47th–50th Streets–Rockefeller Center is an express station on the IND Sixth Avenue Line of the New York City Subway. It is located along Sixth Avenue between 47th and 50th Streets, on the west side of Rockefeller Center. The station is served by the D and F trains at all times, the B and M trains on weekdays, and the <F> train during rush hours in the peak direction. In 2018, it was the 12th busiest subway station in the system.

50th Street (Manhattan) West-east street in Manhattan, New York

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1221 Avenue of the Americas Office skyscraper in Manhattan, New York

1221 Avenue of the Americas is an international-style skyscraper at 1221 Sixth Avenue, in Midtown Manhattan, New York City. The 51-floor structure has a seven-story base and a simple, cuboid massing. The facade has no decoration and consists of red granite piers alternating with glass stripes to underline the tower's verticality.

270 Park Avenue Office skyscraper in Manhattan, New York

270 Park Avenue was a high-rise office building located in Midtown Manhattan, New York City. It was designed by Gordon Bunshaft and Natalie de Blois for Skidmore, Owings & Merrill. 270 Park Avenue was built between 1957 and 1960 and was 708 ft (216 m) tall.

1345 Avenue of the Americas Office skyscraper in Manhattan, New York

1345 Avenue of the Americas, also known as the AllianceBernstein Building, is a 625-foot (191 m)-tall, 50-story skyscraper in Midtown Manhattan New York City, New York. Located on Sixth Avenue between 54th and 55th Streets, the building was built by Fisher Brothers and designed by Emery Roth & Sons. When completed in 1969, the building was originally known as Burlington House, after Burlington Industries.

One Dag Hammarskjöld Plaza Office skyscraper in Manhattan, New York

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1211 Avenue of the Americas Office skyscraper in Manhattan, New York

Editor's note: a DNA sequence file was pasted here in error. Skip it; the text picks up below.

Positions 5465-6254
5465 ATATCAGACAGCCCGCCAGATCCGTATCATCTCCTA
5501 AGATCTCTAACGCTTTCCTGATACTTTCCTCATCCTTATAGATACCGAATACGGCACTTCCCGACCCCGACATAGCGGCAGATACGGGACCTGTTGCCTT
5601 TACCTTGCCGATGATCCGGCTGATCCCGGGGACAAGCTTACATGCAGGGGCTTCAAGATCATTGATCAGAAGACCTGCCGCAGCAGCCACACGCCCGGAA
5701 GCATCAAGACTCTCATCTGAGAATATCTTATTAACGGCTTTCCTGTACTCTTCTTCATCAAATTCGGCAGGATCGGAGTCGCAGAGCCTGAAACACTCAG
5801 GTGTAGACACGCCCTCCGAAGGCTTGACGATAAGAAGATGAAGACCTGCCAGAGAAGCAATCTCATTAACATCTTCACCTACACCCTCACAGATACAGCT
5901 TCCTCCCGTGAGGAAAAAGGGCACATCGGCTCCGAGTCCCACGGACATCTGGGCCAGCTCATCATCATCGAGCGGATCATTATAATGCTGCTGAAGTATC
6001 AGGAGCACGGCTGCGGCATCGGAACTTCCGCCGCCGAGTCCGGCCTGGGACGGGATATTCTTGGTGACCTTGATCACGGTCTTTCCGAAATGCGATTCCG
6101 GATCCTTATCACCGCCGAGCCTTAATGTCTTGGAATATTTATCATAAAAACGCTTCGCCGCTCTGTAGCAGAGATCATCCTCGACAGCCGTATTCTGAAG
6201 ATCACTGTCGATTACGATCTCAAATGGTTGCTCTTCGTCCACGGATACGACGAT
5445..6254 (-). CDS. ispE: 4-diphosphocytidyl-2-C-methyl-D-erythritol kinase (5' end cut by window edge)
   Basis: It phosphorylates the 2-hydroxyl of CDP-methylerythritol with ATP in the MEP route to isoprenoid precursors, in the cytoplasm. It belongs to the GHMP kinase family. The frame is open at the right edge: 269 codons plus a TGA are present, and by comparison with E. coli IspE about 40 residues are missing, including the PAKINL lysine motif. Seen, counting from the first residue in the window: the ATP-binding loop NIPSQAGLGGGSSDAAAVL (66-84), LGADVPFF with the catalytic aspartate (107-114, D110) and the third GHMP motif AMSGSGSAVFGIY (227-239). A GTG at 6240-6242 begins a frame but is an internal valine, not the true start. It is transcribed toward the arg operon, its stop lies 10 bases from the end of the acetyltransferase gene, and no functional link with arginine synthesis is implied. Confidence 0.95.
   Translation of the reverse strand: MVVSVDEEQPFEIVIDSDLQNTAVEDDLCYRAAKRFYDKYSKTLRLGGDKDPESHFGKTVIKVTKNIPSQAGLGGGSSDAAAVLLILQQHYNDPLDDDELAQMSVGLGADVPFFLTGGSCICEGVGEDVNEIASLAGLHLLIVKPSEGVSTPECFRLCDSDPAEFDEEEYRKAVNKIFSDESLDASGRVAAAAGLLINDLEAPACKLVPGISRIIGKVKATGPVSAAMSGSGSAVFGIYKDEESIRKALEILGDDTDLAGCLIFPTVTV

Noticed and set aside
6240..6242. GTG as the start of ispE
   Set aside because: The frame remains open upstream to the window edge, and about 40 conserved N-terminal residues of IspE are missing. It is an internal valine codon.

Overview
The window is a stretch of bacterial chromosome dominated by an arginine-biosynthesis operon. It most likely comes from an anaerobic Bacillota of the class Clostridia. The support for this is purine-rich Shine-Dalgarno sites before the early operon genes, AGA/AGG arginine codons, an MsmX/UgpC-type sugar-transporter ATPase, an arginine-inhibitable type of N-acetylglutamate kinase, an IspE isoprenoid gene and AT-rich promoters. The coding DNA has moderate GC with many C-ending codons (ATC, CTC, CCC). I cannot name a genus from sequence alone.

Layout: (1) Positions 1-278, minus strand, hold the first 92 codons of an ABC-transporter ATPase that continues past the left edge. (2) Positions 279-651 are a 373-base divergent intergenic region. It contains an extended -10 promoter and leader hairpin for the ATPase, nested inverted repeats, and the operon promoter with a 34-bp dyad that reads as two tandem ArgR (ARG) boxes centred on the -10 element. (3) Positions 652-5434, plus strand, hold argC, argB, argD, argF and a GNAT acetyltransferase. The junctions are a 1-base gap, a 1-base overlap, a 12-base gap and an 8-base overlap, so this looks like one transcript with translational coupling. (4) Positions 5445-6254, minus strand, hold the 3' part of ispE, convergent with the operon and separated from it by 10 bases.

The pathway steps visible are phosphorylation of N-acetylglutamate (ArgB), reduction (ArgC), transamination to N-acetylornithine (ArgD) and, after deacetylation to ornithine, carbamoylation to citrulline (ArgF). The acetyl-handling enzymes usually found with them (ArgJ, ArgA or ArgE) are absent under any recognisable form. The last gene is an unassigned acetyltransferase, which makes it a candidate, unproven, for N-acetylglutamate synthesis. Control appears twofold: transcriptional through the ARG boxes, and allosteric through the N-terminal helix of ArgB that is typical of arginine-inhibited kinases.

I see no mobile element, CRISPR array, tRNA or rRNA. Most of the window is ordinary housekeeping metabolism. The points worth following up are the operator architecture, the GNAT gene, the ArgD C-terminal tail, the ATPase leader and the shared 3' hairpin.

1211 Avenue of the Americas is an International style skyscraper on Sixth Avenue in Midtown Manhattan, New York City. Formerly called the Celanese Building, it was completed in 1973 as part of the later Rockefeller Center expansion (1960s–1970s) dubbed the "XYZ Buildings". The Celanese Corporation would later move to Dallas, Texas. Currently, 1211 is owned by Ivanhoé Cambridge. The structure has a simple slab-like shape devoid of any decoration, its prosaic façade consisting of vertical alternating limestone and glass stripes. The façade stone piers are supernumerary; there are twice as many of them as structurally necessary. The glass bands are continuous and offer no indication of floor levels. These features ably create the visual lack of scale, so the tower does not look overly bulky.

75 Rockefeller Plaza Office skyscraper in Manhattan, New York

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BOK Park Plaza

BOK Park Plaza is an office skyscraper in Oklahoma City, Oklahoma. Construction began in 2015 and the building was completed in 2018. At a height of 433 ft, it is the sixth tallest building in Oklahoma City. The building contains 27 floors and received an LEED-CS GOLD energy label.

Construction of Rockefeller Center Construction project in New York City (1931–1974)

The construction of the Rockefeller Center complex in New York City was conceived as an urban renewal project in the late 1920s, spearheaded by John D. Rockefeller Jr. to help revitalize Midtown Manhattan. Rockefeller Center is located on one of Columbia University's former campuses and is bounded by Fifth Avenue to the east, Sixth Avenue to the west, 48th Street to the south, and 51st Street to the north. The center occupies 22 acres (8.9 ha) in total, with some 17 million square feet of office space.

References

  1. 1251 Avenue of the Americas at Emporis
  2. Žaknić, Ivan (1998). 100 of the World's Tallest Buildings. Images Publishing. p. 56. ISBN   9781875498321 . Retrieved December 24, 2018.
  3. "Frre to be... Philistine". Spy : 85. May 1989. Retrieved December 25, 2018.
  4. "THE EXXON BUILDING (1251 Sixth Ave.)". Archived from the original on March 3, 2016. Retrieved December 25, 2018.
  5. Nash, Eric (1999). Manhattan Skyscrapers. Princeton Architectural Press. p. 127. ISBN   9781568981819 . Retrieved December 28, 2018.
  6. Krinsky, Carol H. (1978). Rockefeller Center. Oxford University Press. p. 117. ISBN   978-0-19-502404-3.
  7. "XYZ Buildings Exxon Building McGraw-Hill Building Celanese Building". Manhattan Skyscrapers. New York, NY: Princeton Archit.Press. 2005. pp. 127–130. doi:10.1007/1-56898-652-1_57. ISBN   978-1-56898-545-9.
  8. Pearson, Anne and Ralph Bivins. "Exxon moving corporate headquarters to Dallas". Houston Chronicle . October 27, 1989. p. A1. Retrieved on July 29, 2009.
  9. "1251 Avenue of the Americas Earns LEED® Silver Certification". Hines. May 6, 2013. Retrieved December 24, 2018.